I can’t say the same for private instructors/mentors. After teaching private lessons for over 30 years, and taking from at least 20 instructors across music and dance, I have established a few guidelines that I recommend to others. I will stick to the ones related to dancing for this article.
Baarns Private Instructor Guidelines:
- You are looking for approximately three primary instructors/mentors
- At least one of your primary instructors should be the opposite sex (in partner dances)
- You're looking for regular inspiration and brutal honesty at points
Your Three Mentors/Coaches
In an ideal world, over time you'll find three people who will assist you in being the best you can be. You may go through six or eight instructors (more or less) to find the right three that will be your primary mentors, but overall you are looking for around three during the first few years you dance. You can think of these mentors as your dance instructors/coaches.
They should be experienced enough to teach you the steps and techniques for you to move to your next level, but also provide concepts and ideas that may take years to develop. They should be opening your eyes to a much bigger world than just the next sexy cross-body lead variation or a hot shine routine.
These people should inspire you and be the type you trust to be brutally honest with you. Few people realize how difficult it is to find objective opinions!
Your mentor has to be secure enough to tell you the truth, knowing you could stop paying them for privates. If your current instructor is always singing your praises, be careful. That is NOT helpful if you want to be your best. They don't need to be rude, they shouldn't make you feel like a loser, but you should be hearing balanced feedback, including them pushing you when you really deserve a kick in the pants.
If you want unconditional compliments, get a dog, not a mentor. Or call your Mom; mine is always available for telling me how great I am for the cost of a simple phone call (and my Mom is totally objective, we all know that.)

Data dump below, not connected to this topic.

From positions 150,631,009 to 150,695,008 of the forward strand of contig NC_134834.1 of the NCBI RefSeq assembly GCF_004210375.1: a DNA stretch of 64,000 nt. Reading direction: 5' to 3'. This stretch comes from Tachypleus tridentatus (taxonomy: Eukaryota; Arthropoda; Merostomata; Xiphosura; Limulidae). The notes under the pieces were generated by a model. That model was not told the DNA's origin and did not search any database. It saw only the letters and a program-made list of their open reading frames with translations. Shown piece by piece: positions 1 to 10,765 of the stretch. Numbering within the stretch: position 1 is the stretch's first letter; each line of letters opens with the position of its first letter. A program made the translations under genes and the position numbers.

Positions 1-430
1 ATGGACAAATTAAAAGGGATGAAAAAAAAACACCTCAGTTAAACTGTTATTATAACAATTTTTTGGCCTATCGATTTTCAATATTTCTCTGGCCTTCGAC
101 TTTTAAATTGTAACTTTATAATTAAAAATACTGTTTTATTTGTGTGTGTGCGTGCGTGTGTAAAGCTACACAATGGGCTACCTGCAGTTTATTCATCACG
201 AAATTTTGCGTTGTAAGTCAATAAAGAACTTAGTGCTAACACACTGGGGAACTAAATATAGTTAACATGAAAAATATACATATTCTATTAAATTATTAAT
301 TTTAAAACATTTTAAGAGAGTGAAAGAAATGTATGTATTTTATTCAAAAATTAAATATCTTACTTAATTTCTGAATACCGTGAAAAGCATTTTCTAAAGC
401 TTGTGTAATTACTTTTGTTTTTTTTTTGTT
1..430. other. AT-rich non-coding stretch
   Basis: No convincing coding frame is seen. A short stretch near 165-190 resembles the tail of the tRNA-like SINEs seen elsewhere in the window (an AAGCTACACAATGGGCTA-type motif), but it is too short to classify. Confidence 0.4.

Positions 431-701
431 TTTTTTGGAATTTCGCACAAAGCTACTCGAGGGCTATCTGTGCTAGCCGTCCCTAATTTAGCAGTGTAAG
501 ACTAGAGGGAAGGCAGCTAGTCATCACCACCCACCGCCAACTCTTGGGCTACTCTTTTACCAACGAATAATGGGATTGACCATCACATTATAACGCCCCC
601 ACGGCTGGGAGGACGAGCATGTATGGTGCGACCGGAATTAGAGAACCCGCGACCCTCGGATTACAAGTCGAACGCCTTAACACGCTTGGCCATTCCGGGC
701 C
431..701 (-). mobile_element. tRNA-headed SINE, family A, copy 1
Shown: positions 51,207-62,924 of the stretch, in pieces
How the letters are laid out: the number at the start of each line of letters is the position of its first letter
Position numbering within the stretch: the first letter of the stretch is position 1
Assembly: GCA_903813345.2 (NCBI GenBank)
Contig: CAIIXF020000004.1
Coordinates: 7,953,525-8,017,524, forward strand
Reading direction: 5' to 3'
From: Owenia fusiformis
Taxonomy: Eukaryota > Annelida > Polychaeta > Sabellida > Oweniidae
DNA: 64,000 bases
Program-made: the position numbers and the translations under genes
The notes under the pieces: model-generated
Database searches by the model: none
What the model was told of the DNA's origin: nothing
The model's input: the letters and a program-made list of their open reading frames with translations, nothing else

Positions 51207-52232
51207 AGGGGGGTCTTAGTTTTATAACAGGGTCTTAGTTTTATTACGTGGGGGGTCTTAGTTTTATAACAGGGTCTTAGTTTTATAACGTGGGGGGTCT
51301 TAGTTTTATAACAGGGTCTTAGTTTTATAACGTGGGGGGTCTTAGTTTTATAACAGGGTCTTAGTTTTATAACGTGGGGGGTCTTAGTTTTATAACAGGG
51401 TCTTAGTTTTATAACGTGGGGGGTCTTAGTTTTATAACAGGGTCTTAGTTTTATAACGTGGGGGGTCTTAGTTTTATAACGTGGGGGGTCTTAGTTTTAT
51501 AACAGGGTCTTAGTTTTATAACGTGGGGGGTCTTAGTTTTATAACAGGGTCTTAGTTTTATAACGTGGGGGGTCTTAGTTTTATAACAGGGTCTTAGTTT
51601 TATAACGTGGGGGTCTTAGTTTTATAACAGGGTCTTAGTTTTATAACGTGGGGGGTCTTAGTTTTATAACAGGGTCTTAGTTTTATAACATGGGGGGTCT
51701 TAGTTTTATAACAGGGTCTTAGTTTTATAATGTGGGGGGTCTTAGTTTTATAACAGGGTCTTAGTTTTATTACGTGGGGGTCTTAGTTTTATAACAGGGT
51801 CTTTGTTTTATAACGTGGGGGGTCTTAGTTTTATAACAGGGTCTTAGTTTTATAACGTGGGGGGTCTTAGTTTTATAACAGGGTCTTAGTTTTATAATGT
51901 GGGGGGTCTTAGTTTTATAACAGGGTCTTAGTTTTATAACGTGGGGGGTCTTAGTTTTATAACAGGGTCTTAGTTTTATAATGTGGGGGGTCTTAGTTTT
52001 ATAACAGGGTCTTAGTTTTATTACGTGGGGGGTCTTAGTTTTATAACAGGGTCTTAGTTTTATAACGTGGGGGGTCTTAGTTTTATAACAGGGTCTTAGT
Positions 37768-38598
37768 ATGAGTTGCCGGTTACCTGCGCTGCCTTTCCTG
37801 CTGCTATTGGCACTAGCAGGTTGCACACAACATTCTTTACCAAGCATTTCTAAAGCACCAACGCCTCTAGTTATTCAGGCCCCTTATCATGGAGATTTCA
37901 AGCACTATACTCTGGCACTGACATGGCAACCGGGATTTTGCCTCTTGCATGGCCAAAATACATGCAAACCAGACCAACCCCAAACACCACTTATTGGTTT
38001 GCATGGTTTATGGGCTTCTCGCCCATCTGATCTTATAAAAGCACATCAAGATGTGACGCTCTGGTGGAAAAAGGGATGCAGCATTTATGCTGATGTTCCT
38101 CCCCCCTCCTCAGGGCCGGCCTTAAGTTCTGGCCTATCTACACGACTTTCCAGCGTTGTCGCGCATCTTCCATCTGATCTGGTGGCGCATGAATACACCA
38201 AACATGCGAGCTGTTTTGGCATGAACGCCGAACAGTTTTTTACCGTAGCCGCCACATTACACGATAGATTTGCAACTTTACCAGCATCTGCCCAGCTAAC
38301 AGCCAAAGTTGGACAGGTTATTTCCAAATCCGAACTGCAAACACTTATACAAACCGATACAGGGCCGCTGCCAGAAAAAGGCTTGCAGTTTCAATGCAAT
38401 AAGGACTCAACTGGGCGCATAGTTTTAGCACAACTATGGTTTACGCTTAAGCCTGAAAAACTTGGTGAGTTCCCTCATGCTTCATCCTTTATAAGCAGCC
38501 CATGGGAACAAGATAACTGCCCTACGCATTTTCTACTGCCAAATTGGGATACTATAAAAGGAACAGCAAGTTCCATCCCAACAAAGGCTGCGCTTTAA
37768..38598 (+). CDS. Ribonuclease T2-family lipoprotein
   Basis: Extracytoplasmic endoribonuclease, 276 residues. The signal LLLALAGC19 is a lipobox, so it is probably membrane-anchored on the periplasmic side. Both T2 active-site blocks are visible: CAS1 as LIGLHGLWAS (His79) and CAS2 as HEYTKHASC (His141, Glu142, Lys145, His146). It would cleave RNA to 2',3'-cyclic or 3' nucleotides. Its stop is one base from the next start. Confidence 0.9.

I can also find a few of my dance partners to say, "I love you, man," when they are thinking, "Gee, when he moves his hips like that, he looks a little too feminine." If I do something like that around my mentor, she’ll tell me, “That is really not a good look on you! Girls do that… Don’t you ever let me see that move again…”
She delivers it with her trademark grin and fun-loving tone, so I know I need to change something without being offended.
That is a great mentor. Not only can she help me improve my dance, she will point out the issues that everybody else sees but simply ignores because they are too nice or won't say it. She wants me to be exceptional and I respect her experienced opinion.
It also helps if they have a sense of humor, but that may just be me. Overall, you want to find someone that is straight with you in an encouraging way. They should inspire you to be your best, but also be clear when you can do better.
In the next article we'll explore how many private instructors to consider at one time and some additional details.
Let me know about your experiences with private instructors via the comments.
How Many Instructors (Part 2)
Wondering Eyes: Cheating On Your Instructor
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This article was originally published in July 2007 and was only a two part series. After some minor edits it's been divided into three parts to make it easier to read and digest.